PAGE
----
1/2 Cocktails might just be the star at Rayuela-at least that’s what the few reviews I’ve seen so far say–and I can see why. I tried three drinks and was most swayed by the simply named sherry, and not just because of the pyrotechnic flaming orange zest. The gesture wasn’t all flourish; a distinct bitter citrus flavor permeated the cherry heering, pomegranate syrup, brandy and Palo Cortado sherry. I would never think to combine those components (nor the ginger ale, Mountain Dew and Sprite in their sangria—that’s a lot of soda).
I guess pan-Latin and Nuevo Latino are over. Rayuela is mixing those 90s concepts with modern Spanish flair and calling it Estilo Libre Latino, a.k.a. Latin Freestyle. (Alex Ureña also leans this direction, though his food is more creative than trendy.) And for the most part, it works.
I rarely attend press dinners, not out of any ethical obligation, I just don’t get invited to many. It is kind of hard to be fair, even in a casual blog, when plied with a good portion of the menu and warmly treated by all levels of staff. So, of course I had a nice time.
I’d be curious to see how the bite size hor'dourves I sampled translate to their proper portioned salads and appetizers. The plantain encrusted oysters with poblano aioli and served on the half shell was hard to manage without cutlery. But the bolo de mofongo atop pork vaca frita was kind of genius. Tackling a full size mofongo will put you in a carb coma, but when miniaturized you get lots of crisp and softness, not just bite after bite of porky mash.
Of the three ceviches: tiradito de scallop, lobster revolution (the name made me guffaw a bit) and tuna in watermelon, you’d think the lobster would stand out (at least to me—I’m swayed by descriptions like ginger, sage, lemon leaf, and lemongrass infused coconut water and Uruguayan caviar, even though I have no idea what that type of roe might be like or why the coconut water needs so much infusing) but the general consensus was that seemingly odd matching of scallop with kiwi was the best of the three. The sweet-salty balance and texture (the lobster was a little mushy) was just right. What I thought were bacon bits on top turned out to be crispy Serrano.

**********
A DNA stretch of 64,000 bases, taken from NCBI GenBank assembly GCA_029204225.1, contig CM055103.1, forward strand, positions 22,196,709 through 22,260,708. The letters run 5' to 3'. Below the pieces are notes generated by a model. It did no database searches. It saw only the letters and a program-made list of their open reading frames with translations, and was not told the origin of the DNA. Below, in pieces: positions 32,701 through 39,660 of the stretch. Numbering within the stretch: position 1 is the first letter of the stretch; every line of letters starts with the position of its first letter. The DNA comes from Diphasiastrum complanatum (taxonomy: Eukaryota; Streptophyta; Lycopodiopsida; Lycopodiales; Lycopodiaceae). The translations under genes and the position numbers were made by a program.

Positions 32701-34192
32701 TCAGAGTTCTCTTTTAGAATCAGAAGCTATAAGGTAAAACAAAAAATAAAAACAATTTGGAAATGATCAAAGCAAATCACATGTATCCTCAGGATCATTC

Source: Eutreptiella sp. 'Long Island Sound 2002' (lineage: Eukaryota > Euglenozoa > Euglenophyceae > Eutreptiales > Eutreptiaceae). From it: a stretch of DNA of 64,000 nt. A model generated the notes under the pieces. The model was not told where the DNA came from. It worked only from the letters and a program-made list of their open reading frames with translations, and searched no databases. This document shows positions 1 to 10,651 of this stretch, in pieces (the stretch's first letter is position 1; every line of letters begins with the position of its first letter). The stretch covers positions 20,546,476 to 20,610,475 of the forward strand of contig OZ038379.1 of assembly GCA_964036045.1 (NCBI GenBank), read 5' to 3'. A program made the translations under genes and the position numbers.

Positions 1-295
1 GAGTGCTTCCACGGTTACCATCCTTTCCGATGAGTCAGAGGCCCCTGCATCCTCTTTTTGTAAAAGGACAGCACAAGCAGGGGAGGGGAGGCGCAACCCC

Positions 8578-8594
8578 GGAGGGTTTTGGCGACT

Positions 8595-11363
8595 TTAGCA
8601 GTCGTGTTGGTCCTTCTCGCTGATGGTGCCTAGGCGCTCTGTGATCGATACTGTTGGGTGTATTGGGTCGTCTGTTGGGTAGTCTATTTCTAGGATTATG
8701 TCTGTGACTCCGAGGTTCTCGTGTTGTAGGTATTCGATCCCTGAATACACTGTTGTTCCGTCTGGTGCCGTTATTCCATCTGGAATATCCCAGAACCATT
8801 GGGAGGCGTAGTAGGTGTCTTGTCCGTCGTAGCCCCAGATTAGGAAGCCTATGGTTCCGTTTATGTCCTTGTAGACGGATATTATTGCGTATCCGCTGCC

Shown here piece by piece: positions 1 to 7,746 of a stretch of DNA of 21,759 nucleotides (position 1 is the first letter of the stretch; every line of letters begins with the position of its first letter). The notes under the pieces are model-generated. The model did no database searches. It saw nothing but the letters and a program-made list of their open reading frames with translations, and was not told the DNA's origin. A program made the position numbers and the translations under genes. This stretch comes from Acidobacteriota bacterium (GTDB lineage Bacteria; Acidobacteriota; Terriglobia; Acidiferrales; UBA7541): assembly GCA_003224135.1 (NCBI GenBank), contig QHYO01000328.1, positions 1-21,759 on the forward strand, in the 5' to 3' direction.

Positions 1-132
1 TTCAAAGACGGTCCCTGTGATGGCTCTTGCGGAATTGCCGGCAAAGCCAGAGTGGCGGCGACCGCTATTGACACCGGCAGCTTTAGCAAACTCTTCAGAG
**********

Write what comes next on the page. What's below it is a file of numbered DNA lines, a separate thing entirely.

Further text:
It seemed that the churrasco con cangrejo (grilled beef tenderloin, oven roasted Peruvian potatoes, wild mushrooms, bone marrow, crabmeat chimichurri and Tetilla fondue) was the crowd favorite. Unless you’re a vegetarian it’s hard not like a medium-rare steak. But I was more excited about the other entrée, pato con arepa (breast of duck marinated in sugar cane, confit of duck leg, spinach , quail egg and pan seared foie gras on a yellow corn arepa) because I love, love sweet and meat, and this preparation was borderline candied. I would’ve chosen it if given the full menu. Not seeing prices, I pegged this dish at $28. I’ll admit that the actual price of $30 is on the high range of what I would normally pay. For me, that’s more of an occasional dinner, not a mid-week meal. But how often do you get to eat arepas with foie gras?
Desserts came in two waves: regular and boozy. Despite the interesting hyper-basil and lemongrass ice creams, the standards were nothing to yell about (obviously, since all I can remember are the tiny scoops of accompanying ice creams and not the chocolate and coconut cakes they were meant to compliment). The tequila-chocolate injected strawberry was a hit. The simple pisco gelee was refreshing. I would’ve liked more avocado flavor from the shot. It was appropriately pale green but if no one told you it was avocado, you’d never guess.
The strength of these fun alcohol-fueled sweets, smart cocktail list, creative appetizers and pricy entrees tend to point towards a lounge-driven clientele. And the modern design centering around show-stopping live trees sprouting through the bilevel room is built for that scene. I just hope that the cuisine doesn’t get overshadowed because it feels like a lot of thought went into it. The half-breed Latina in me wishes culinary success for Dominicans (chef Maximo Tejada and pastry chef Bruni Bueno) and Mexicans (mixologist Junior Merino) because lord knows we have enough dishwashers and prep cooks.